“I cannot stop myself from clicking away from this website whenever I have to visit it. Just looking at it makes me furious,” complained one of my clients.
My client was in the target market for the management consultancy—but the website in question raised her ire, not her interest.
No wonder. The designers of that website had committed three of the deadliest design sins. It was almost unreadable.
If you want people to read what you have written, avoid these seven design flaws.
1. Small fonts
Readers have to squint to decode small fonts. If it takes too much time or effort, they simply won’t bother.
Eyesight deterioration is an almost inevitable part of aging:
• At age 40, the retina receives only 50 percent of the light that it got at age 20;
• At age 60, it’s just 20 percent.
If you use tiny fonts, you may find that your audience cannot read your website or brochure at all.
Choose font sizes that work for your readers. The best size will depend on the font that you’ve chosen and the medium you are using (e.g. website, brochure, magazine ad, etc.). Your designer should be able to advise you.
2. Block capitals (all caps)
When you read, you recognize words by their shape and context.
So when a text is in block capitals, the shapes of the words are too similar—and this makes them difficult to distinguish and read.
Take a look at:
COMFORT — comfort
• COMPOSE — compose
• COMPOST — compost
The words in capitals have almost identical shapes. They are indistinguishable blocks.
In contrast, the lowercase words have protruding parts (properly called ascenders and descenders) that give them shapes that are easy to recognize.
Use lower-case letters, except when the rules of grammar demand capitals.
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3. Extremely wide blocks of text with narrow margins and lines that go on and on and on
Long lines of text weary your readers, whose eyes have to journey along each line and then travel back to the beginning of the next line.
As their eyes trek across your text, their interest levels and retention rates will plummet.
Use about 50–75 characters per line (about two to three alphabets’ worth of text).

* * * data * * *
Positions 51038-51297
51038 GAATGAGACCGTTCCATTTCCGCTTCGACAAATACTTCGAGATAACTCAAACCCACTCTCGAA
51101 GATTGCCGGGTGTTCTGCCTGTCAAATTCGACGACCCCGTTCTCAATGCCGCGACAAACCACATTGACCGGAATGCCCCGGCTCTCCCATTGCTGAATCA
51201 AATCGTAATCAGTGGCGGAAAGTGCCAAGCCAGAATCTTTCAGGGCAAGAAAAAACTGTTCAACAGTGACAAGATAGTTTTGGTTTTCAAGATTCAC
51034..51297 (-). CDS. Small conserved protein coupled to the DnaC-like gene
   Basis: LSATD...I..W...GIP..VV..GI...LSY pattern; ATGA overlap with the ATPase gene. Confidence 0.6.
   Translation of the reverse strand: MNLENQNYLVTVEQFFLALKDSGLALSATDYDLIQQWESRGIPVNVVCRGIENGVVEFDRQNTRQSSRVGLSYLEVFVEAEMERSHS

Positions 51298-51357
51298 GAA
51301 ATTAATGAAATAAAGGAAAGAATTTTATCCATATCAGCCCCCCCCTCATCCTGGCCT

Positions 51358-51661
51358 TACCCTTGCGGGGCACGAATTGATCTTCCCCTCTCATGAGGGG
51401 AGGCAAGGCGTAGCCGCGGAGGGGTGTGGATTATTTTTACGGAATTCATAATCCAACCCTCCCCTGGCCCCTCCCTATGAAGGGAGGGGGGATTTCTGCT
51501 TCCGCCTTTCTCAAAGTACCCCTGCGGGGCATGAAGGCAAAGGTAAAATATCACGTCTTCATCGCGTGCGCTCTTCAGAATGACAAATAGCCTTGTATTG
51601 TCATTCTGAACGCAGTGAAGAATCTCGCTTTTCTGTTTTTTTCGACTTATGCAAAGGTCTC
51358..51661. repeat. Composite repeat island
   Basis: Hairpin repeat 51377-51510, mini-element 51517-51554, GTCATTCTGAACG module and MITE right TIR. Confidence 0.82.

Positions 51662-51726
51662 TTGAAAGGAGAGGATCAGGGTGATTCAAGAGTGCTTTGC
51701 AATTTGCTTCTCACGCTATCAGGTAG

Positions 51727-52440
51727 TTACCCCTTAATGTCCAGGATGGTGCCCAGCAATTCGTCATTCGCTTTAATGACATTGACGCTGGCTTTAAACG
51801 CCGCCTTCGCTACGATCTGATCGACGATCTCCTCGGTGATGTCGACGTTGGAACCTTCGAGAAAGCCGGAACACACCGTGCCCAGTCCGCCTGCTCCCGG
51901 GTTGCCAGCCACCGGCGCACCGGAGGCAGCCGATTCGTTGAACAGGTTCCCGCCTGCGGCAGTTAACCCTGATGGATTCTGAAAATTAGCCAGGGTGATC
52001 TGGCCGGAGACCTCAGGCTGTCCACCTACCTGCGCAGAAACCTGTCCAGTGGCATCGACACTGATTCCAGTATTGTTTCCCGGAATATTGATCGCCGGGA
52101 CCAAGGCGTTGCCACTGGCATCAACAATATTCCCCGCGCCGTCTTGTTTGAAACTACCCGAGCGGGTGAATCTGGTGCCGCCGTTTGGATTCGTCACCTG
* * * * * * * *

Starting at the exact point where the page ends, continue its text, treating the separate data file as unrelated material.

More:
4. Reverse type
Light text on a dark background—which is known as reverse type—plays tricks on your readers’ eyes.
Words can appear to be in a smaller size.
Also, the thin strokes in letters tend to disappear. This makes delicate fonts and fonts that have big variations between their thick and thin strokes particularly difficult to read.
Reverse type can be dramatic. It will work best for your audience if you use a simple font in an easy-to-read size.
Use dark text on light backgrounds, especially in body copy.
5. Gray text
Your readers use the contrast between the color of the type and the color of the background to work out the shape of your words.
The closer the colors of the text and the background, the more difficult it is to make out the words.
The golden rules are:
• Black is easiest to read.
• Gray is more difficult to read than black.
• Light gray and silver may be stylish but they can be almost impossible to read.
• Gray text needs careful handling if you want to keep your readers’ attention.
Dark text on a light background is easiest to read.
6. Backgrounds that fade from one color to another
Readers trying to decipher text on backgrounds with color fades have to cope with a different color contrast on every line.
On the first line, they might have dark text on a pale background. In the middle, they’ll have to read mid-weight text on a colored or shaded background. By the end—if they are still with you—they’ve got to deal with light text reversed on a dark background.
This greatly increases the time and energy it takes to read your text—without increasing the benefits.
In other words, it significantly reduces the value of your writing.
Pick one color for your backgrounds—ideally white.
7. Missing subheadings
Your readers use subheads to navigate through your writing. They work as bullet points and significantly enhance readers’ ability to skim.
This is important because people skim a page or screen before deciding whether to read it more thoroughly. Without subheads, you are casting your readers adrift.
Use subheads to help your readers find their way through your message.
Which design sin do you think is the most deadly? When did you last stop reading something because the design was so bad? Have you ever committed any of the seven deadly design sins?
Margaret Webster is a London copywriter with a love of clear, fresh writing and an allergy to reverse type. A version of this story first appeared on her blog.